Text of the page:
It’s probably one reason why, although I have 3 times more friends on Hi5 than on Facebook, I can’t remember the last time I logged on to hi5, let alone my password (sorry hi5’ers).

Brands would be missing the point to focus only on the numbers. Business and branding potential lie as much in the richness, as in the reach of a social network.

My next post will feature a personal interview with Sean Leow, one of the four co-founders of Neocha, an online community that differentiates itself strongly from other established social network giants in China by serving specifically to the emerging, innovative Chinese creative class, as featured in Fast Company’s article ‘The Next Cultural Revolution – China’. In the article ”New Tea’ in China’, Pew Internet describes them as “China’s first website for artists to show off and share their wares, launched last week in Shanghai. Think of MySpace for creative types, then think of it channeling into groups for bands, or photographers, or clothing designers, sculptors, jewelers, bookbinders, knitters, sketchers…”

The interview touches on Sean’s view on digital media for young Chinese creative-types, his exposure to Japanese-influenced subcultures in China, and how he and his Neocha friends attracted an estimated 10,000 young people to their launch event in April this year, purely through digital means and word-of-mouth. View a clip of the event here:

October 17, 2007 at 7:29 am 7 comments

Facebook or MySpace or should you even care?

facebook.jpg OR myspace.jpg

Alok (MindShare, Regional team) writes:

During a recent business pitch, after we were done waxing eloquent of social networking and the web 2.0, the marketing honcho asked us a simple question – “Should my brand be on facebook or myspace?” At the time our response was, given what we knew of the clients’ brand and the two sites, facebook.

In hindsight however, though the question seemed sapless at the time, I have been perplexed about what the right response ought to be and on what basis one formulates a response.

Should the response be guided by the buzz surrounding the site, a measure of its perceived popularity? The fact is people have been flocking to facebook since it opened its doors to the hoi polloi. It does seem like the next big thing and why should we not be tempted to seed our brand there. Scratch the numbers a bit and it does not seem so cut and dry. On measures like average daily visitors & time spent per month myspace scores over facebook. So while the current trend and buzz favor facebook, this in itself is not sufficient to dictate a response.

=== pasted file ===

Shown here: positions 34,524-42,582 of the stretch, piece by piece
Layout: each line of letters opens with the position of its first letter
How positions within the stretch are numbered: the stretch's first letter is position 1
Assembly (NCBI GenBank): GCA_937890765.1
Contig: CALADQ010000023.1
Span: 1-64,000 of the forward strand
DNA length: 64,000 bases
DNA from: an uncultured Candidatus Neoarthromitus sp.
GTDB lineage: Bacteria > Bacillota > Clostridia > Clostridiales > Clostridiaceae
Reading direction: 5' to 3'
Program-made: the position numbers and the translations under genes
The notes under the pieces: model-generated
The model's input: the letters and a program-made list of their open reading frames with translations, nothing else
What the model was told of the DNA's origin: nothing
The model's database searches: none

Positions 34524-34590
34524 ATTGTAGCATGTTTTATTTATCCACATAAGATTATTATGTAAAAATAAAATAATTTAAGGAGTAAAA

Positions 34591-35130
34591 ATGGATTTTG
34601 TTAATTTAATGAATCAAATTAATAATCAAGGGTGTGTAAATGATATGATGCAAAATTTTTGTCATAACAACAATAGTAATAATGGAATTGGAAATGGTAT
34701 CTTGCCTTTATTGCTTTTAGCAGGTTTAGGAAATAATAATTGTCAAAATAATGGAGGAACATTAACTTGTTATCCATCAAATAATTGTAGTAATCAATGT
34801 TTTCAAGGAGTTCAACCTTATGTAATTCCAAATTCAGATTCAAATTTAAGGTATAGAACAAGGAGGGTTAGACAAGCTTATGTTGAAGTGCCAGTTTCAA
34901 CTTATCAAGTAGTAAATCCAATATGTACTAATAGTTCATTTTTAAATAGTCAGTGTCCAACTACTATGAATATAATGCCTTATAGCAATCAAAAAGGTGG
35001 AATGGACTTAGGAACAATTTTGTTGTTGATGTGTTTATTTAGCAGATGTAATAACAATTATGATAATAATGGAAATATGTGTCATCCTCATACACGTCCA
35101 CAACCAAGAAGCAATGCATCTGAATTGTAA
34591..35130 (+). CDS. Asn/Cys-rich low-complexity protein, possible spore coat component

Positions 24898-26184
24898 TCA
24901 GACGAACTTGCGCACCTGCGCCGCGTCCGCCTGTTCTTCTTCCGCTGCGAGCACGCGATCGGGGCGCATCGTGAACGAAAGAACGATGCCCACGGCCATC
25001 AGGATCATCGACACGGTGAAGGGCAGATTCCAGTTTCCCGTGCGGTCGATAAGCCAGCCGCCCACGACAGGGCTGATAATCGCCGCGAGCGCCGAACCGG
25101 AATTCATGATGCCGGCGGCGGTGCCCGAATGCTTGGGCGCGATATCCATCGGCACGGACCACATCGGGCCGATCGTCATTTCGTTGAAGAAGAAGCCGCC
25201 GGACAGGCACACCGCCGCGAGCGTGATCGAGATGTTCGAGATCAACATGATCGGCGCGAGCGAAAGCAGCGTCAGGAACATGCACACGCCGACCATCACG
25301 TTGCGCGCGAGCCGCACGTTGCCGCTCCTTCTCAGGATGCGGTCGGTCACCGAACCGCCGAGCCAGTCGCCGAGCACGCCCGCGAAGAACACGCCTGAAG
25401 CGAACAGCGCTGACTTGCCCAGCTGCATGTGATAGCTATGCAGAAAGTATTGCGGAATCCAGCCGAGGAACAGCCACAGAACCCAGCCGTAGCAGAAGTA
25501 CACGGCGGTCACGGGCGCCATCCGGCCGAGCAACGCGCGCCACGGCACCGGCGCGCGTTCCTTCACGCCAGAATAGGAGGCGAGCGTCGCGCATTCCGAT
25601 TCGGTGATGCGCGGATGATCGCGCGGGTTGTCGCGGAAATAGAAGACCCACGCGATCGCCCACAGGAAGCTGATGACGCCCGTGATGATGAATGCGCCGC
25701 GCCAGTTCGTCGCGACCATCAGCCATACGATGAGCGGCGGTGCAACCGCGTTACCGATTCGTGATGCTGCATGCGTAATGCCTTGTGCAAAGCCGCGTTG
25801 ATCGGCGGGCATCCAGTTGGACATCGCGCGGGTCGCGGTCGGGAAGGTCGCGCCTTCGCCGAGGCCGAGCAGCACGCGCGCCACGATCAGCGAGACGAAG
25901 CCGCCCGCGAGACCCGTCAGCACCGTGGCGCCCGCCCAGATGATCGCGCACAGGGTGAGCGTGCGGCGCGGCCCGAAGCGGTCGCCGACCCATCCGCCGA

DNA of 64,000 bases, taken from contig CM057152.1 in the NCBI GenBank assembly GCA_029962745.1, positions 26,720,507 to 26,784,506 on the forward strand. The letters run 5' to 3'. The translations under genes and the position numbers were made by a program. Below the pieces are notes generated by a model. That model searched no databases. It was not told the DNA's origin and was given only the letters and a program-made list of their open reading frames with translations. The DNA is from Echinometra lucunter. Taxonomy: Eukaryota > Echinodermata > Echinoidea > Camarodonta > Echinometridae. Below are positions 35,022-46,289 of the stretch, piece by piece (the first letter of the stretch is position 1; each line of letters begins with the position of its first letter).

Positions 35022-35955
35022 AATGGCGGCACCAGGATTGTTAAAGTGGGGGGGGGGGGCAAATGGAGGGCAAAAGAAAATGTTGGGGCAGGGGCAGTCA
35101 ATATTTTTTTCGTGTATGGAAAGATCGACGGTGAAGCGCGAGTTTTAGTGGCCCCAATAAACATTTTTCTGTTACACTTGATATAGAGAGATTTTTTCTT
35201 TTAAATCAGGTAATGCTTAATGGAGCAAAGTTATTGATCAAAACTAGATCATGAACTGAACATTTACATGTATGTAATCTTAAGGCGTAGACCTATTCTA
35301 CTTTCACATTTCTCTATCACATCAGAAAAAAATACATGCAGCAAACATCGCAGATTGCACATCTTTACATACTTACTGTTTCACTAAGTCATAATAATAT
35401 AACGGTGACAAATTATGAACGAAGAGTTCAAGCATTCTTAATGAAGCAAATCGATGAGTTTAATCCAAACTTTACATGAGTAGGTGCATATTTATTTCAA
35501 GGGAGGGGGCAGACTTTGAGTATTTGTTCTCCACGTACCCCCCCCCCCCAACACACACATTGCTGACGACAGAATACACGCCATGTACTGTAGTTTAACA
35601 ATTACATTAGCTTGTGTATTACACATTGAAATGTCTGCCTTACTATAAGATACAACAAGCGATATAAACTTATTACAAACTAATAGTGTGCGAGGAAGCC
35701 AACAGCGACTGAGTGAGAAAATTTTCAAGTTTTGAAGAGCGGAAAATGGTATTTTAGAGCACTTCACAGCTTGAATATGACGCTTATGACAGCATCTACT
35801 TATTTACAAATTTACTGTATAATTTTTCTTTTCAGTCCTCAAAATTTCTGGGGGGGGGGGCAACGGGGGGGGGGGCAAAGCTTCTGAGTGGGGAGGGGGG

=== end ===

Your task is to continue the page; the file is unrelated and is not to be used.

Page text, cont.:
Implicit in the question is an assumption that facebook and myspace are distinct brands and not social network commodities. So does the answer lay in assessing which has a better fit with the client’s brand ala CelebZ? Should the current portrait of myspace as ‘a site for soliciting’ serve as a reason to exclude it despite its larger user base?

Social networks by definition should imply a niche. They should be a network of individuals unified around a shared interest or idea. Today, however these networks work more as aggregators of individuals who then, on their own volition, form their social circle of interests. In absence of distinct identities, what motivates individuals to choose one network over the other (or am I wrong and they do have distinct personas…)? And if someone should host a network focused on college students, will we see a migration from facebook of its original members?

In the future, as social networking sites proliferate, will they define their identities more sharply or will they remain the generic places for friends to connect, meet, and get together? And if this should happen, will it make it easier to choose which one would be right for our clients’ brands.

Still trying to get my head around this one and urge blog thoughts.

September 28, 2007 at 6:21 am 14 comments

Where’s the ‘social’ part of the iPhone?

Peck (MindShare, Thailand) writes:

I came across a really nice iPhone review from Peter S Magnusson’s blog. He’s emphasized on the important of social networking and point out that Apple fails to intregrate social networking in the iPhone. Magnusson writes:

(Steve) Jobs does not understand the 21st century computer usage paradigm…..Today, people chat; they blog; they share multimedia like pictures, video, and audio; they flame each other on forums; they link with each other in intricate webs; they swap effortlessly between different electronic personae and avatars; they listen to internet radio; they vote on this that and the other; they argue on wiki discussion groups…..Jobs can’t quite get rid of the notion that a mobile device is nothing but a really small personal computer.

Thoughts?

July 5, 2007 at 11:19 am 2 comments

Digital trends in Thailand, Asia-Pacific, and beyond

Peck (MindShare, Bangkok) writes: